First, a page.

Okay, so maybe you don't do this. Maybe you don't really care, and you are happy to trust the default output of whatever short read alignment program that you used to generate your SAM file. Why should it matter? Will these scores really vary all that much?

Here is a frequency distribution of MAPQ scores from two mapping experiments. The bottom panel zooms in to more clearly show the distribution of low frequency MAPQ scores:

Distribution of MAPQ scores from two experiments: bottom panel shows zoomed in view of MAPQ scores with frequencies < 1%. Click to enlarge.

What might we conclude from this? There seems to be some clear differences between both experiments. The most frequent MAPQ scores in the first experiment are 42 followed by 1. In the second experiment, scores only reach a maximum value of 37, and scores of 0 are the second most frequent value.

These two experiments reflect some real world data. Experiment 1 is based on data from mouse, and experiment 2 uses data from Arabidopsis thaliana. However, that is probably not why the distributions are different. The mouse data is based on unpaired Illumina reads from a DNase-Seq experiment, wheras the A. thaliana data is from paired Illumina reads from whole genome sequencing. However, that still probably isn't the reason for the differences.

The reason for the different distributions is that experiment 1 used Bowtie 2 to map the reads whereas experiment 2 used BWA. It turns out that different mapping programs calculate MAPQ scores in different ways and you shouldn't really compare these values unless they came from the same program.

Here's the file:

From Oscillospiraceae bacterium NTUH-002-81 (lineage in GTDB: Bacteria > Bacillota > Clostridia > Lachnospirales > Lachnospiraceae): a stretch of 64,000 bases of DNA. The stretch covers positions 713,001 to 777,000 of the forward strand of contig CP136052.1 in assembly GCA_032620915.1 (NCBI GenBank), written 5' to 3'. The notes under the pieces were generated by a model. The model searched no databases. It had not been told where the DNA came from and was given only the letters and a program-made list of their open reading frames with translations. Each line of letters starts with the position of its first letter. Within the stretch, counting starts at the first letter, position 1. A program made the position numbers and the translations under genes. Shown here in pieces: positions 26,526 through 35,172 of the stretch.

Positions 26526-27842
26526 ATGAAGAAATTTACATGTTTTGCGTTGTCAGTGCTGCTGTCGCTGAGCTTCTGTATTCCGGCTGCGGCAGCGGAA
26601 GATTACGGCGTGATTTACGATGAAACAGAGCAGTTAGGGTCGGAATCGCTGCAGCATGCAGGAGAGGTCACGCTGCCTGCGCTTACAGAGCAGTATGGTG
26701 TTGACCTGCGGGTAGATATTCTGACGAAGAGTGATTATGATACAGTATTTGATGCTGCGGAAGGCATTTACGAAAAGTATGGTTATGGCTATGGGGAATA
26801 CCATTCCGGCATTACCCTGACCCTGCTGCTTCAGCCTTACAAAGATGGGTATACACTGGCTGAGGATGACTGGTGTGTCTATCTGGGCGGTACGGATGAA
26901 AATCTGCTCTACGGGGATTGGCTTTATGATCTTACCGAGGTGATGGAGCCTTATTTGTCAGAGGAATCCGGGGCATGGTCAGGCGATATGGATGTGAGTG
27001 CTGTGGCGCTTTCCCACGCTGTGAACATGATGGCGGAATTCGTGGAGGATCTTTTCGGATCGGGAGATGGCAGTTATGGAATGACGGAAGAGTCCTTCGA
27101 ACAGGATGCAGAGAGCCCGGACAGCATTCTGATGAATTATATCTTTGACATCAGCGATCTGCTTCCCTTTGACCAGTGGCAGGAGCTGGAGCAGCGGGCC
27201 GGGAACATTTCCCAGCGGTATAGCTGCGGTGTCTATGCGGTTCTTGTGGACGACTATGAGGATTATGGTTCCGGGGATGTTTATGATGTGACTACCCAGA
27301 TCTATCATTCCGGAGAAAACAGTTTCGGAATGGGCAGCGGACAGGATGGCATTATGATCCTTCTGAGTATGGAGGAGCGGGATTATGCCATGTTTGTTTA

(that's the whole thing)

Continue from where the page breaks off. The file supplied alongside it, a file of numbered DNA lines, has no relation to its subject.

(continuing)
The maximum MAPQ value that Bowtie 2 generates is 42 (though it doesn't say this anywhere in the documentation). In contrast, the maximum MAPQ value that BWA will generate is 37 (though once again, you — frustratingly — won't find this information in the manual).

The data for Experiment 1 is based on a sample of over 25 million mapped reads. However, you never see MAPQ scores of 9, 10, or 20, something that presumably reflects some aspect of how Bowtie 2 calculates these scores.

In the absence of any helpful information in the manuals of these two popular aligners, others have tried doing their own experimentation to work out what the values correspond to. Dave Tang has a useful post on Mappinq Qualities on his Musings from a PhD Candidate blog. There are also lots of posts about mapping quality on the SEQanswers site (e.g. see here, here or here). However, the prize for the most detailed investigation of MAPQ scores — from Bowtie 2 at least — goes to John Urban who has written a fantastic post on his Biofinysics blog:

So in conclusion, there are 3 important take home messages:

  1. MAPQ scores vary between different programs and you should not directly compare results from, say, Bowtie 2 and BWA.
  2. You should look at your MAPQ scores and potentially filter out the really bad alignments.
  3. Bioinformatics software documentation can often omit some really important details (see also my last blog post on this subject).